♡ 193 ( +1 | -1 ) That tends to narrow it down...... You would probably like the Sicilian (Najdorf, Pelikan or even the Dragon), Counter-gambitty lines in the symmetrical King's Pawn openings. I think you will just love the Two Knights' Defence - e.g. the "Main" line [1e4 e5 2.Nf3 Nc6 3.Bc4 Nf6 4.Ng5 d5 5.exd5 Na5 (you do have other options here, all fun)] or the Wilkes-Barre [1.e4 e5 2.Nf3 Nc6 3.Bc4 Nf6 4.Ng5 Bc5!? - and if White plays 5.Nxf7 Bxf2+! a line I've played once on GK, my opponent went horribly wrong in the defence and resigned at move 11]. The Two Knights' isn't regarded as a Countergambit, but it sure behaves like one! You might play the occasional Pirc/Modern for variety, and, of course...the Alekhine defence. The Petroff (1.e4 e5 2.Nf3 Nf6) has its adherents. Here's what Bill Hartston had to say about it: "...generally White has the option of leading ... into complex or very simple paths. ...in some lines this defence looks like a vigorous counter-attacking weapon, while against other systems it looks like a very dull attempt to equalize." You pays your money and you takes your choice... For mine, the "ideal opening" is the Two Knights' - my all-time favorite for Black. So why do I play the FrencH? Because to enter the 2ND Black relies on White to play 3.Bc4 or maybe 3.d4. With 3.Bb5 (The Ruy Lopez) Black (I feel) has to accept an uphill fight, though not without chances. The Schliemann can be fun (though it is limited). Here's a Schliemann game to warm the cockles of your heart, an off-hand game (I was Black): 1.e4 e5 2.Nf3 Nc6 3.Bb5 f5 4.Nc3 fxe4 5.Nxe4 d5 6.Nxe5 dxe4 7.Nxc6 Qg5 8.Qe2 Nf6 9.f4 Qh5+ 10.g3 Qh3 11.d4 a6 12.Ba4 b5 13.Bb3 Bg4 14.Qf1 Qh5 15.Be3 Bf3 16.Ne5! 0-0-0 17.Nxf3 exf3 18.a4?! Bb4+ 19.c3 Rhe8 20.Kd2 Rxe3!? (Better was 20...Ne4+) 21.Kxe3 Re8+ 22.Kd2 Re2+ 23.Kc1 Ne4 24.cxb4? (Loses. 24.Be6+ seems to hold for White: 24.Be6 Kb8 25.g4) 24...Nf2 25.Bc2 Nxh1 (Now white embarks on a truly remarkable idea that just falls short.) 26.axb5 Qxh2 27.Bf5+ Kd8(!) 28.bxa6 Nxg3 29.a7 Nxf1 30.a8=Q Ke7 0-1 (e.g. 31.Qxf3 Re1+ 32.Qd1 Rxd1+ 33.Kxd1 Qd2#). Instead you might try the Marshall Counterattack, though the Anti-Marshall is a bit of a bummer. Personally I avoid the Lopez for the most part: mainly because White gets most of the fun... Cheers, Ion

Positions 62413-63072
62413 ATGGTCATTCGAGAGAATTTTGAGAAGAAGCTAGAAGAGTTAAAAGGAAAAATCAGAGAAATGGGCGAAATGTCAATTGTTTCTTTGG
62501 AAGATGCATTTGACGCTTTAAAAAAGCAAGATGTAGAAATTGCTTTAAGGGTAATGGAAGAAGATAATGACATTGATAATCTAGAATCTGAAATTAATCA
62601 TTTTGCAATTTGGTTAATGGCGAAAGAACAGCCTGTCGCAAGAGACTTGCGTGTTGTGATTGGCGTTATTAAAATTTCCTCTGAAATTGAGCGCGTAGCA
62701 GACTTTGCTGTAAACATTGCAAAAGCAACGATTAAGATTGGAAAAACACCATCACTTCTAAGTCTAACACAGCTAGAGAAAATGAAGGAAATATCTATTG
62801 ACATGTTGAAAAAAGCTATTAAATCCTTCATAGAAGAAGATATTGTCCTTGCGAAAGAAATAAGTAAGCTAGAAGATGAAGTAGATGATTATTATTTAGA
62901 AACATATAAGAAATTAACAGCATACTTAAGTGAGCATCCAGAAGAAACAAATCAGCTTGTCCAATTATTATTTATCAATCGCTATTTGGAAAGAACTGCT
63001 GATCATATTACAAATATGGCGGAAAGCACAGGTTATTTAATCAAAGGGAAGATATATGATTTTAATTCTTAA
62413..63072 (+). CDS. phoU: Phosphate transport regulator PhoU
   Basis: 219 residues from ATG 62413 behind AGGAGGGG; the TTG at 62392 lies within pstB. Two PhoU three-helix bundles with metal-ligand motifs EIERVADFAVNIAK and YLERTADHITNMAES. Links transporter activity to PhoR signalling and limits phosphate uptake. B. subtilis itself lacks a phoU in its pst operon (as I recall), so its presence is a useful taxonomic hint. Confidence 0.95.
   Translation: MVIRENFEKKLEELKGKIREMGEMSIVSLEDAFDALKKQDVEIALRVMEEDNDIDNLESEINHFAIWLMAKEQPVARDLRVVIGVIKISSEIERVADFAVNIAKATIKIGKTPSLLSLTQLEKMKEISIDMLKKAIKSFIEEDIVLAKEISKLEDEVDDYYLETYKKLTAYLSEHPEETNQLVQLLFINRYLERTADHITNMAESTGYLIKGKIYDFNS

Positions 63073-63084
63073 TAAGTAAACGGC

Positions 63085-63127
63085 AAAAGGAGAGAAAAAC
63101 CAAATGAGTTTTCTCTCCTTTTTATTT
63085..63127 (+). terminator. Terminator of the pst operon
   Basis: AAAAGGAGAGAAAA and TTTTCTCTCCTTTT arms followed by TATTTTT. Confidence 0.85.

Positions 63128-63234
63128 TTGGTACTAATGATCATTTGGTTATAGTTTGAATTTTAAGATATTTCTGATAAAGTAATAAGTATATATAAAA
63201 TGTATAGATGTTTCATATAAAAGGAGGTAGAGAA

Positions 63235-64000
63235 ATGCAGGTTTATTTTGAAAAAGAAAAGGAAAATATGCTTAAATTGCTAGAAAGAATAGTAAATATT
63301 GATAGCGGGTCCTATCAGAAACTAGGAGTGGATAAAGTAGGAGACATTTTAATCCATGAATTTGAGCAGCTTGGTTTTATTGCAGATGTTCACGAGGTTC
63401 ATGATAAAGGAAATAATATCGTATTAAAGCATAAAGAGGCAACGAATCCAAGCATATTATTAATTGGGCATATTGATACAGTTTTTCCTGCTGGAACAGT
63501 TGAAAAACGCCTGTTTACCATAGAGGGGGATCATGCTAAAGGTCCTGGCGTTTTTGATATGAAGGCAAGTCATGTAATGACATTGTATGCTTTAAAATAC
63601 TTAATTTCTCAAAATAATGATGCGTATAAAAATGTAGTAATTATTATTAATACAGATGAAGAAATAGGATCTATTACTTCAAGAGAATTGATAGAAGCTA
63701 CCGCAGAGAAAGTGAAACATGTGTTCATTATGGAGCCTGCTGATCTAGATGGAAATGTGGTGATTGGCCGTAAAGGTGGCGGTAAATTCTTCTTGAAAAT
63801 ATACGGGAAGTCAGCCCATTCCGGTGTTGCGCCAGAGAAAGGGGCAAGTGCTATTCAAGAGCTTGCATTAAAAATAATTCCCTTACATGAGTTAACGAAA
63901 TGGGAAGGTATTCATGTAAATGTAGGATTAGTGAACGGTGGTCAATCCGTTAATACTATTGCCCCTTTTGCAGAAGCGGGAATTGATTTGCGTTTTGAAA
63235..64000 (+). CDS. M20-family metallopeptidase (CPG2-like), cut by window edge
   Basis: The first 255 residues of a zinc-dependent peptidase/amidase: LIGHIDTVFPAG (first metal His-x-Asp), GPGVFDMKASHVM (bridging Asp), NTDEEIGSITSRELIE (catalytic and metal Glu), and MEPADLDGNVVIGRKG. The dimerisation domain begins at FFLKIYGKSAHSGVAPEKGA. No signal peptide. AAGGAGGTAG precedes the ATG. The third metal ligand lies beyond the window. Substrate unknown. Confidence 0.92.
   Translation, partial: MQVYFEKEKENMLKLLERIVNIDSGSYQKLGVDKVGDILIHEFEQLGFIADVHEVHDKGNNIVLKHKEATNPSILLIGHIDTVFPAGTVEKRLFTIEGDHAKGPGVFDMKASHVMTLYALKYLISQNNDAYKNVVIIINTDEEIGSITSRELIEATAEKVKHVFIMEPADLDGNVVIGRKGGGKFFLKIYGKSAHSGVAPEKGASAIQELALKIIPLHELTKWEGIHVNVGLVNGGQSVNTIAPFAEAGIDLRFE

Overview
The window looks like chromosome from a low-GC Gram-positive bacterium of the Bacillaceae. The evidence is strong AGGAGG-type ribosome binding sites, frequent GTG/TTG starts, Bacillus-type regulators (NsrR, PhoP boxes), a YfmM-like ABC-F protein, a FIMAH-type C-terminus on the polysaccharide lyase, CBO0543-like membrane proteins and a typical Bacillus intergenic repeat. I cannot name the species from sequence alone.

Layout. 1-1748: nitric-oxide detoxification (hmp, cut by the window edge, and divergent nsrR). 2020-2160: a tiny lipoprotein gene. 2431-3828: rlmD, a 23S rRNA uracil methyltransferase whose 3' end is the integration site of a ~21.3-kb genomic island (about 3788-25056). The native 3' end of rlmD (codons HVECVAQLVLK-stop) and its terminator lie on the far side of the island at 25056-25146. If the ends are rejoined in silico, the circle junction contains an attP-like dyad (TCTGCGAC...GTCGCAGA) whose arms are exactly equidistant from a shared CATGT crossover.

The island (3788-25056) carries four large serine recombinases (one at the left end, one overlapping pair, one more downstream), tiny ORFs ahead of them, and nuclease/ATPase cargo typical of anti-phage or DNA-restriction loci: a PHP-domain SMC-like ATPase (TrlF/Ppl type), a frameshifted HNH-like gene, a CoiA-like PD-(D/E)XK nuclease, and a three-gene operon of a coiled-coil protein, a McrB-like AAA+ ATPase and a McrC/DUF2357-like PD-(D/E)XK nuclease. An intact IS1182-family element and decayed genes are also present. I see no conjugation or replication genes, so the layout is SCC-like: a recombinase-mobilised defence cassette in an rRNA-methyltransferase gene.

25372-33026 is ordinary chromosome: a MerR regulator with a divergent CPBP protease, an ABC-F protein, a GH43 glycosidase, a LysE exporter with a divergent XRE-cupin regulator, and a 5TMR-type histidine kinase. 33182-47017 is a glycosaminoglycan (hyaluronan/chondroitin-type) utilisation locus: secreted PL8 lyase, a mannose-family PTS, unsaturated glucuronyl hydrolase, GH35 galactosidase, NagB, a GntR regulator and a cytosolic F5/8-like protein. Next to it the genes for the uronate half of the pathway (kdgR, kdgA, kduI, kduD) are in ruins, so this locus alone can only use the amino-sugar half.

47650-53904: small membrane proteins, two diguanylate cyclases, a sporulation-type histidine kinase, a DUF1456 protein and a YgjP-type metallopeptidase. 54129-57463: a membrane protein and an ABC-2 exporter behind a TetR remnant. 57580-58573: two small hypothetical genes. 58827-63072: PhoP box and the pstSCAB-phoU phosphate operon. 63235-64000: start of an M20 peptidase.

♡ 12 ( +1 | -1 ) 1.e4 e6 -+Need I say more.
In truth, however, ionadowman is correct. The best response is the one you feel comfortable playing. 1...c5, 1...e5, 1...d5. 1...e6, 1...Nf6, and 1...c6 are all excellent.
♡ 12 ( +1 | -1 ) The question is not 1e4 but 1d4I like all responses to 1e4 except 1...e5, French, sicilian, scandi-all great. If only there was a response to 1d4 that I like...
♡ 69 ( +1 | -1 ) I know it depends on style and comfort with each opening, but you've told us what you like. So here's my opinion:
I see you play the BDG (or at least in a thematic tournament?). I think the Scandinavian (1.e4 d5) would be good for you. It opens lines for your pieces, removes your opponent's center pawn. It's not a gambit, but gets you the same type of exciting game.
Hypermodern openings are less open and not immediately wild, so it doesn't seem to be what you'd like. You could play 1...e5 too. After 2.Nf3, I'd recommend the Latvian Gambit (2...f5) or the Elephant Gambit (2...d5) if you like gambits. Google should help you find some nice articles on each (at least one for the elephant that I've read several times).
♡ 24 ( +1 | -1 ) Sure the Scandi ISthe perfect answer to e4 Spurtus ...! 1...d5 Everytime I see it I go "OH NO, not again!" because I know the only good reply is exd5 ... and so they are in your clutches already, as you dictate the game to them, for having audaciously thrust forth an unprotected e-pawn ! :))
♡ 6 ( +1 | -1 ) PS unlike a Petroff ...which makes me go "OMG NOT THAT Again" ... but I get to dictate the follow-up ... :)))
♡ 86 ( +1 | -1 ) spurtus......as you seem to be an adherent of the Blackmar-Diemer (great name for an opening!), you might indeed want to consider ganstaman's suggestion of the Latvian and the Elephant (and other QP Countergambit lines), together with the Schliemann, and, dare I say it, the Siesta Variation of the Ruy Lopez, a line that also features an early aggressive ...f5 by Black: 1.e4 e5 2.Nf3 Nc6 3.Bb5 a6 4.Ba4 d6 5.c3 f5 6.exf4 Bxf4 7.0-0 Bd3 The central bind seems to hold long enough for Black to get ahead in development. Incidentally, if instead of 5.c3 White plays 5.0-0, Black can try 5...Bd7 or the tricky 5...Bg4 6.h3 h5, hoping for 7.hxg4 hxg4 with an attack down the h-file. The similar Alapin Gambit emerges from the Exchange Variation: 1.e4 e5 2.Nf3 Nc6 3.Bb5 a6 4.Bxc6 dxc6 5.0-0 Bg4 ... So even if you stay within the Symmetrical King's Pawn openings, you have considerable variety in ways to establish the kind of game you want - assuming, of course, these openings provide it! Cheers, Ion
♡ 24 ( +1 | -1 ) Pirc?No one has mentioned the Pirc/Modern defence! Which is just as good as all the other defences mentioned.
Am having same problem as black at chosing a good responce to e4 and now I use the Sicilian
btw haven't we allready had this debate 100 times before?
♡ 28 ( +1 | -1 ) The Pirc/Modern has been mentioned......though perhaps 'en passant'. Likely this debate has been had before, but it's always fun to revisit. After all, old forum threads do tend to drop out of one's awareness... Such lines, it seems to me, are for the patient, and require low cunning of Byzantine standard. If you have what it takes, go for it! Cheers,